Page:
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I'm confused; can someone clarify? Based on my understanding of the relationship between ranks and channels to performance and stability, the ideal would be one dual rank DIMM per channel or, if necessary, two single rank DIMMs. But is the article suggesting 4 and 8 rank DIMMs for quad channels? Or are the subheadings just weird and what they mean are TOTAL ranks across all channels regardless of DIMMs? I'm guessing the latter but wanted to confirm.
 

Crashman

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I'm confused; can someone clarify? Based on my understanding of the relationship between ranks and channels to performance and stability, the ideal would be one dual rank DIMM per channel or, if necessary, two single rank DIMMs. But is the article suggesting 4 and 8 rank DIMMs for quad channels? Or are the subheadings just weird and what they mean are TOTAL ranks across all channels regardless of DIMMs? I'm guessing the latter but wanted to confirm.
Correct: Apart from the weird article that had the Zadak four-rank modules that work only with specific two-slot Asus boards, Tom's Hardware's performance tests were only done with single and dual-rank modules. So, eight total ranks using four dual-rank DIMMs is ideal for quad-channel.
 
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May 29, 2020
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Thanks a ton for the speedy clarification! It's taken me a lot of cross-eyed reading for my focus-challenged brain to get this far in understanding RAM. I'm working on a new build and I may have dived a bit too deep in trying to understand stuff on a more technical level. :p
 

Crashman

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Jan 9, 2021
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With an Intel desktop CPU can the same performance be achieved with 4 pcs of 8Gb single rank and 2pcs of 16Gb dual rank modules?
I read an excellent review about the Kingston HX436C17PB3K2/32 32Gb dual rank kit. Would two HX436C17PB4K2/16 single rank kits have the same XMP perfomance?
 

Crashman

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With an Intel desktop CPU can the same performance be achieved with 4 pcs of 8Gb single rank and 2pcs of 16Gb dual rank modules?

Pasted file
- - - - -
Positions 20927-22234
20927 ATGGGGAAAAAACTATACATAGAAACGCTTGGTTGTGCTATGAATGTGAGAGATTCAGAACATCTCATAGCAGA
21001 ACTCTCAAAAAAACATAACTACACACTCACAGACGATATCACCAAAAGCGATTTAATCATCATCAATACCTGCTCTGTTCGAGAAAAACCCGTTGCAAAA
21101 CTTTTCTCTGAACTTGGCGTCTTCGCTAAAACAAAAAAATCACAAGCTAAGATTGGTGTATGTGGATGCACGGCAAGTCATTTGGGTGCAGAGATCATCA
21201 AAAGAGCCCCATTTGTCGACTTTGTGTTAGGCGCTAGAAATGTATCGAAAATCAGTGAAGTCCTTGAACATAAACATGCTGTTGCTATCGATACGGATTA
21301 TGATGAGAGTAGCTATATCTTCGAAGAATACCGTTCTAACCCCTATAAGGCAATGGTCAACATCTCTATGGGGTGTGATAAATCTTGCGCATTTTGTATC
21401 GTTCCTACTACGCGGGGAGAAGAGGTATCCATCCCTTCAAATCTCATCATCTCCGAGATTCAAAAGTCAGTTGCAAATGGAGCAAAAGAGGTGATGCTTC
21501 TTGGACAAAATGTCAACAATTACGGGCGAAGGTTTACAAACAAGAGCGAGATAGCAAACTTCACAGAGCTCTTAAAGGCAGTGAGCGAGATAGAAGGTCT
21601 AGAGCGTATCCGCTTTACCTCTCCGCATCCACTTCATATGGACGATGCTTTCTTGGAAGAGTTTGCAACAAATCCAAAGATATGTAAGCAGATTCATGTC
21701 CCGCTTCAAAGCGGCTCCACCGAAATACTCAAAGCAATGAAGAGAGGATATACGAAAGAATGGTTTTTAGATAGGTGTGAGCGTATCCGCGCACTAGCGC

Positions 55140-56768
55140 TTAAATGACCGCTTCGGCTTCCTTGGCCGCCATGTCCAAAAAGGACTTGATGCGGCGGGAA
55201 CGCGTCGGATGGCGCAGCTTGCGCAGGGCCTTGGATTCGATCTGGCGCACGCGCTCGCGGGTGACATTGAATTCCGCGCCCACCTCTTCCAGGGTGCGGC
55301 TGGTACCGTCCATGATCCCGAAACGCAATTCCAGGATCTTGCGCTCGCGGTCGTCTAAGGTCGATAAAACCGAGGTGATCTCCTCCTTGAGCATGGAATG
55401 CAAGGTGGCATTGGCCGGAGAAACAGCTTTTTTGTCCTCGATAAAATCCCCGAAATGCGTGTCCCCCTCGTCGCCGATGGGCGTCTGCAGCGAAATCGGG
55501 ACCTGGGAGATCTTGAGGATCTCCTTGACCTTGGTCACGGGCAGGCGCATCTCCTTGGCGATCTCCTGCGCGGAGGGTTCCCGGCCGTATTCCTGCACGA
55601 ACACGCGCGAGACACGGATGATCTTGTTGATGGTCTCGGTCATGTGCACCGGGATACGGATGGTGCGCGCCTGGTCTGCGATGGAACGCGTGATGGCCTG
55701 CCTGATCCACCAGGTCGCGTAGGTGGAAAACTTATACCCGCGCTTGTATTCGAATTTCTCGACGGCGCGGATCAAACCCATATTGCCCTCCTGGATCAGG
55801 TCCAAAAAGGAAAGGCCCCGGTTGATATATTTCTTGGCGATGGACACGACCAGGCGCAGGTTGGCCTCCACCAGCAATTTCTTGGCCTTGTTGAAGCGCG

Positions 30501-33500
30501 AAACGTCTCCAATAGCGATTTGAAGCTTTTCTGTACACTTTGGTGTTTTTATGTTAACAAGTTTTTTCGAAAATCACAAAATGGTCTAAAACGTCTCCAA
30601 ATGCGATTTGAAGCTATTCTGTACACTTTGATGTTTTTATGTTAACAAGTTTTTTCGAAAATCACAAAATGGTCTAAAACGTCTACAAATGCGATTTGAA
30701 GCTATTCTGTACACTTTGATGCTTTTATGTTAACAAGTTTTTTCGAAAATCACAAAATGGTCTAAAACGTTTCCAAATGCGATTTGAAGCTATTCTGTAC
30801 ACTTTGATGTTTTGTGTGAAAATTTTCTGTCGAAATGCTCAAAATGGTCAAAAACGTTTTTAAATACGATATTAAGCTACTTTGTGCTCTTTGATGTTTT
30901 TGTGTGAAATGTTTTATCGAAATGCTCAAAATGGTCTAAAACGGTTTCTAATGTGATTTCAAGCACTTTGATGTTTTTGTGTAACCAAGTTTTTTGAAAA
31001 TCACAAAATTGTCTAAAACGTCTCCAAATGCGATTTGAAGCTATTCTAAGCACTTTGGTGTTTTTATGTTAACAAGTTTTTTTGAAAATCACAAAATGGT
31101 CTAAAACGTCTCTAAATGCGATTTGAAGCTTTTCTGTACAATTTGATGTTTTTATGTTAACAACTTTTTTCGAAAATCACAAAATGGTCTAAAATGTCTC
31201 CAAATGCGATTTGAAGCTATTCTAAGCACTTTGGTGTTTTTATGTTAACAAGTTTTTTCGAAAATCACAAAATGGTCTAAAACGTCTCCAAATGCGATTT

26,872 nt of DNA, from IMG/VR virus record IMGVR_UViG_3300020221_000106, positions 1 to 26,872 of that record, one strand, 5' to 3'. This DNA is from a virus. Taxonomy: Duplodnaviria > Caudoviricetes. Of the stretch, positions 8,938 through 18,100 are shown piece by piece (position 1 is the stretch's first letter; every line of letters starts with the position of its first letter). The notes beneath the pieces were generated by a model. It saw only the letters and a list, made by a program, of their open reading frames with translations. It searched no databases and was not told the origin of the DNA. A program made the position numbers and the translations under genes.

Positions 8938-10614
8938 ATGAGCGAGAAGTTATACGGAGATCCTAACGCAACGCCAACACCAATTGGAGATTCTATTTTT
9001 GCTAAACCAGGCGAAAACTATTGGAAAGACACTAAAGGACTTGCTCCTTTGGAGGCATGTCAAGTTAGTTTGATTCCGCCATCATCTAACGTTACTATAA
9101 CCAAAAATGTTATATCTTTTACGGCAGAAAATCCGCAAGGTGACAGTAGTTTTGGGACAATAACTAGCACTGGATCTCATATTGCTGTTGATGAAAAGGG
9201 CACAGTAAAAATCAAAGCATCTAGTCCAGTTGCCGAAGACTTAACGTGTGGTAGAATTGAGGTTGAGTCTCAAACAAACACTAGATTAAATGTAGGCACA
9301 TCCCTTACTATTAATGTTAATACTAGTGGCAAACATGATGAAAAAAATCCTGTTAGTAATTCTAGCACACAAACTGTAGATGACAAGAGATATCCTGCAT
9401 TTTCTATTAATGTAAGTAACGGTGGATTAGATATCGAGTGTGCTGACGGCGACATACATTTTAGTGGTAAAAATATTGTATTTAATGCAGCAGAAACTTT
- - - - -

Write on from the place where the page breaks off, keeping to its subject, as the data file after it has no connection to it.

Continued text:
I read an excellent review about the Kingston HX436C17PB3K2/32 32Gb dual rank kit. Would two HX436C17PB4K2/16 single rank kits have the same XMP perfomance?
When the frequency and timings are the same, four single rank DIMMs and two dual-rank DIMMs have the same performance.
 
Jan 9, 2021
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When the frequency and timings are the same, four single rank DIMMs and two dual-rank DIMMs have the same performance.
Thank you! I frequently run a program under Linux, which uses only around 50Mb of RAM, but it runs for about 45 minutes, and I run several hundreds of it sequentially. I have a 2x16Gb 2133Mhz cl14 dual rank HyperX Fury kit in my computer and was curious if faster RAM would matter, so I tested a couple of faster 2x8Gb (3600c17 and 4000cl19 Patriot) and also a 4x4Gb (3200cl16 HyperX) single rank kits based on your suggestion. While in synthetic benchmarks the performance gain varied from 97,4% (2x4Gb 3200c16) up to 111.2% (3600c17) in the running time of this specific program the performance gain (calculated from averaged tunning times, with very low variance) was in the range of 99.4% to 100.6%. The 4x4Gb 3200MHz CL16 "quasi dual rank" kit was only 0.2% faster in running this job, than the 2x4Gb single rank. In synthetic benchmarks the performance advantage of the 4x4Gb was around 10% against 2x4Gb.
I was quite dissapointed until I tried the G-SKill F4-3400C16D-16GVK Samsung D-die single rank kit. It was consistently 104% faster than the original 2133MHz cl14 dual rank kit. It seems to be small difference, but it means about 3 hours for a 3 day long job.